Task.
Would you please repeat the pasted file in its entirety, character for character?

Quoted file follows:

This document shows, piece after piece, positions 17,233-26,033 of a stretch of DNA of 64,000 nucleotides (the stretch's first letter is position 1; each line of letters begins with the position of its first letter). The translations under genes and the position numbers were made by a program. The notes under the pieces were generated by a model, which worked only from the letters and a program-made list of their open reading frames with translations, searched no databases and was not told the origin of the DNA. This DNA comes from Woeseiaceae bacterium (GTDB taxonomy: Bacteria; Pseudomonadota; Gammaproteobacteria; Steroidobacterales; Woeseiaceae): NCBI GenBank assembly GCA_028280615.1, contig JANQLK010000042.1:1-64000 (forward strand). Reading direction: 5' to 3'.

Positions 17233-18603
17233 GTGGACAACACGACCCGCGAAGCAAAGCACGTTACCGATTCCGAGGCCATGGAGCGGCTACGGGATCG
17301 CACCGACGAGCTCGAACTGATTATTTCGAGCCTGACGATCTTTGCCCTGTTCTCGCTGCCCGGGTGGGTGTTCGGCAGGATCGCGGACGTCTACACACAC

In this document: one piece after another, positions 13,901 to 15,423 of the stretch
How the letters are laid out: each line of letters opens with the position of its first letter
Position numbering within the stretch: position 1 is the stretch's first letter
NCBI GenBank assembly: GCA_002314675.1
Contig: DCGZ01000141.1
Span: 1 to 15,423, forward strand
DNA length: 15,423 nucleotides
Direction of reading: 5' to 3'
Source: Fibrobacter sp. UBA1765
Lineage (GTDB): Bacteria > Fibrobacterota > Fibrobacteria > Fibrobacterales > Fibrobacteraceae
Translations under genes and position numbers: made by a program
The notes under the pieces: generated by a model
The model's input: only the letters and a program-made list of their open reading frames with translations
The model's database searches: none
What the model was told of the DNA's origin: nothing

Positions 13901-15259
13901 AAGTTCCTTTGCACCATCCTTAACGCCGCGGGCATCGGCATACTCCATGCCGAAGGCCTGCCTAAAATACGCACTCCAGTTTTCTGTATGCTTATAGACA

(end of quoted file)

This document shows, piece after piece, positions 17,233-26,033 of a stretch of DNA of 64,000 nucleotides (the stretch's first letter is position 1; each line of letters begins with the position of its first letter). The translations under genes and the position numbers were made by a program. The notes under the pieces were generated by a model, which worked only from the letters and a program-made list of their open reading frames with translations, searched no databases and was not told the origin of the DNA. This DNA comes from Woeseiaceae bacterium (GTDB taxonomy: Bacteria; Pseudomonadota; Gammaproteobacteria; Steroidobacterales; Woeseiaceae): NCBI GenBank assembly GCA_028280615.1, contig JANQLK010000042.1:1-64000 (forward strand). Reading direction: 5' to 3'.

Positions 17233-18603
17233 GTGGACAACACGACCCGCGAAGCAAAGCACGTTACCGATTCCGAGGCCATGGAGCGGCTACGGGATCG
17301 CACCGACGAGCTCGAACTGATTATTTCGAGCCTGACGATCTTTGCCCTGTTCTCGCTGCCCGGGTGGGTGTTCGGCAGGATCGCGGACGTCTACACACAC

In this document: one piece after another, positions 13,901 to 15,423 of the stretch
How the letters are laid out: each line of letters opens with the position of its first letter
Position numbering within the stretch: position 1 is the stretch's first letter
NCBI GenBank assembly: GCA_002314675.1
Contig: DCGZ01000141.1
Span: 1 to 15,423, forward strand
DNA length: 15,423 nucleotides
Direction of reading: 5' to 3'
Source: Fibrobacter sp. UBA1765
Lineage (GTDB): Bacteria > Fibrobacterota > Fibrobacteria > Fibrobacterales > Fibrobacteraceae
Translations under genes and position numbers: made by a program
The notes under the pieces: generated by a model
The model's input: only the letters and a program-made list of their open reading frames with translations
The model's database searches: none
What the model was told of the DNA's origin: nothing

Positions 13901-15259
13901 AAGTTCCTTTGCACCATCCTTAACGCCGCGGGCATCGGCATACTCCATGCCGAAGGCCTGCCTAAAATACGCACTCCAGTTTTCTGTATGCTTATAGACA